Top Scoops

Book Reviews | Gordon Campbell | Scoop News | Wellington Scoop | Community Scoop | Search

 

Sonny Tau resigns as chairman of Te Rūnanga ā iwi o Ngāpuhi

Ngāpuhi leader Sonny Tau resigns as chairman of Te Rūnanga ā iwi o Ngāpuhi

Māni Dunlop, Māori news director
Te Aniwa Hurihanganui, Te Manu Korihi Reporter

Ngāpuhi leader Sonny Tau has resigned as the chairman of Te Rūnanga ā iwi o Ngāpuhi.

Sonny Tau Photo: RNZ / YouTube

The 66-year-old was also the leader of Tūhoronuku.

A rūnanga spokesperson has confirmed he has resigned.

Mr Tau has been the chair of Ngāpuhi since 2009.

The reasons behind his resignation are unclear at this stage.

He was re-elected to the chair in August, following one of the highest voting turnouts for the rūnanga.

At the time, the rūnanga said that the election attracted one of the highest voting returns ever seen in takiwā elections and demonstrates the level of interest in Ngāpuhi.

However, Raniera Tau who is also known as Sonny, is not new to controversy.

He was also the head of Tūhoronuku which initially was recognised by the Crown as having the mandate to negotiate Ngāpuhi's Treaty settlement - which came up against strong opposition from a range of hapū.

As a result, last year, a renewed mandate proposal was voted against and the settlement has been put on hold since.

Mr Tau was last year convicted of killing kererū and conspiring to pervert the course of justice with an attempted cover-up.

A statement from the rūnanga is due out shortly.

© Scoop Media

 
 
 
Top Scoops Headlines

 

Gordon Campbell: On The Double Standard That’s Bound To Dominate The Election

Are National really better political managers than Labour, particularly when it comes to running the economy? For many voters – and the business community in particular - their belief in National’s inherent competence is a simple act of faith. More>>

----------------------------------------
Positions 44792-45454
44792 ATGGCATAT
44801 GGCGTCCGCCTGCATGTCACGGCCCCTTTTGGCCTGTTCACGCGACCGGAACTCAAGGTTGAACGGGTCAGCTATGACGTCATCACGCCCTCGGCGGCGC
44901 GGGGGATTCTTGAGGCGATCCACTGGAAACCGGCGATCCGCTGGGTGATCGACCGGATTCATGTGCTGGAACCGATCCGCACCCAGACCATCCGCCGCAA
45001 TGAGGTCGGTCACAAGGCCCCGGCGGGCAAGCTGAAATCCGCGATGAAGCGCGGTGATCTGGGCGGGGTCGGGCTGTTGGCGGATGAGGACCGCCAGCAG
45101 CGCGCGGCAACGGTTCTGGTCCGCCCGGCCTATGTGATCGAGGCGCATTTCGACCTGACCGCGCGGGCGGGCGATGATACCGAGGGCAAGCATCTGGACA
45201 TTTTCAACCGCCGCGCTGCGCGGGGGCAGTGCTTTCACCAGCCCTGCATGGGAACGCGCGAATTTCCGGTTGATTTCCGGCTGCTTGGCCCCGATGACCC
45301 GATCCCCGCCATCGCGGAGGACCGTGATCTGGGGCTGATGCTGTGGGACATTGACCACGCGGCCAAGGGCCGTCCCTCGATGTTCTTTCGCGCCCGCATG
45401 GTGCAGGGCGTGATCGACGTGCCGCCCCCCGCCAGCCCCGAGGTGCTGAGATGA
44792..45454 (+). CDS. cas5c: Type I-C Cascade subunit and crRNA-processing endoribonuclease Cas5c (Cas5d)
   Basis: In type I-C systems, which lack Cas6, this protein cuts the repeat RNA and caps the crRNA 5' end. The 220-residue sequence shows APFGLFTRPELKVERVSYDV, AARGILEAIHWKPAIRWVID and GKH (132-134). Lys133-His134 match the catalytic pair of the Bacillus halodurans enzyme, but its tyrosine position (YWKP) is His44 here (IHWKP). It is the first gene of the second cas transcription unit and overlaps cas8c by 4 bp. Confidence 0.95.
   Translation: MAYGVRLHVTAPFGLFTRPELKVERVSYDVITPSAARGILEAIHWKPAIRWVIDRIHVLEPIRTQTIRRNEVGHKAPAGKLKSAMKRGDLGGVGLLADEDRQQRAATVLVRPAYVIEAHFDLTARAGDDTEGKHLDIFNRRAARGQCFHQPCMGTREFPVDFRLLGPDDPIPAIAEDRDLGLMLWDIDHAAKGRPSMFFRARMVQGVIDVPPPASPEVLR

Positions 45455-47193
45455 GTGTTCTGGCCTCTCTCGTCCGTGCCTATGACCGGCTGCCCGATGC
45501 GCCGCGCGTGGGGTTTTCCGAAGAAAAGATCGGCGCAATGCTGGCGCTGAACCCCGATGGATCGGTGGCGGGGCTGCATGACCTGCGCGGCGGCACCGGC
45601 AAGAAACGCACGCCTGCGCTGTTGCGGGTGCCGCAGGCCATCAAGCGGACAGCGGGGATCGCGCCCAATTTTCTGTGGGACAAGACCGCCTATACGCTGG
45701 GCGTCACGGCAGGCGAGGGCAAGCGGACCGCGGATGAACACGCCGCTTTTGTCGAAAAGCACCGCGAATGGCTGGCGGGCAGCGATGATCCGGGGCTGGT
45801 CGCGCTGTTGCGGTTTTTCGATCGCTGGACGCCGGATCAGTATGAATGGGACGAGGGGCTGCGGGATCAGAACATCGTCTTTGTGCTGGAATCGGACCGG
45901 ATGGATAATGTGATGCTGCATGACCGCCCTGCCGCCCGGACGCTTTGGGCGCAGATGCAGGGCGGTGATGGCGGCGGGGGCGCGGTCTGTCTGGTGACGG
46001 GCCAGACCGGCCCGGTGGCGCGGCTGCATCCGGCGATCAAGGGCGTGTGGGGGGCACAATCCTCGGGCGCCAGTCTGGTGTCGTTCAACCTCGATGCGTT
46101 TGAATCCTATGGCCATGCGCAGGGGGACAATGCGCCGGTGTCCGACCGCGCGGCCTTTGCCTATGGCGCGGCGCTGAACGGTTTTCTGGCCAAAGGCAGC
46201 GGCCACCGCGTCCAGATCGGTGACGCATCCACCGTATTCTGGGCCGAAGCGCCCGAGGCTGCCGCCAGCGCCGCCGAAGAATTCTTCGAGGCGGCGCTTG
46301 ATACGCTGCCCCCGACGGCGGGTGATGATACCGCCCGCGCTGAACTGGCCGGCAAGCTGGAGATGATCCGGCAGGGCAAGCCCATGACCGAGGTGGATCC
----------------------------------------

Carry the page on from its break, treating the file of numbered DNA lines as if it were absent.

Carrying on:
Gordon Campbell : On Dealing With Impeccable, Impeachable Lies

By now, the end game the Republican Senate majority has in mind in their setting of the rules for the impeachment trial of Donald J. Trump is pretty clear to everyone: first deny the Democrats the ability to call witnesses and offer evidence, and then derisively dismiss the charges for lack of evidence. For his part, does former security adviser John Bolton really, really want to testify against his former boss? If there was any competing faction within the Republican Party, there might be some point for Bolton in doing so – but there isn’t. More>>

Gordon Campbell: On Why The Dice Are Loaded Against Women In Public Life

If they enter public life, women can expect a type of intense (and contradictory) scrutiny that is rarely applied to their male counterparts... More>>

Gordon Campbell: On The Harry/Meghan Affair, And Iran

Those “Meghzit” headlines seem apt, given how closely Britain’s January 31 exit from the European Union resembles the imminent departure from the Royal Family’s top team of Prince Harry and Meghan Markle. For young Iranians, the accidental downing of the Ukrainian airliner is just the latest example of the deadly incompetence and dishonesty of their leaders... More>>

Gordon Campbell: On The Iran Aftermath

So, evidently, you can get away with murder. It looks as though a further escalation in the ongoing war between Iran and the US has been avoided – mainly thanks to Iran NOT responding in kind to the recklessly unhinged behaviour by the United States. Given the massive outpouring of public grief in Iran over the murder of Qassem Soleimani, some reciprocal action by Iran was necessary, but (so far) it has been almost entirely symbolic in nature... More>>

Gordon Campbell: On The Aussie Bush Fires And Suleimani

In popular culture, Australia is often portrayed as Western civilisation’s last unspoiled frontier, or as its final refuge from planetary disaster. In Nevil Shute’s best-selling 1950s novel On The Beach for instance, Melbourne served as the backdrop ... More>>


 
 
 
 
 


 
 
 
  • PublicAddress
  • Pundit
  • Kiwiblog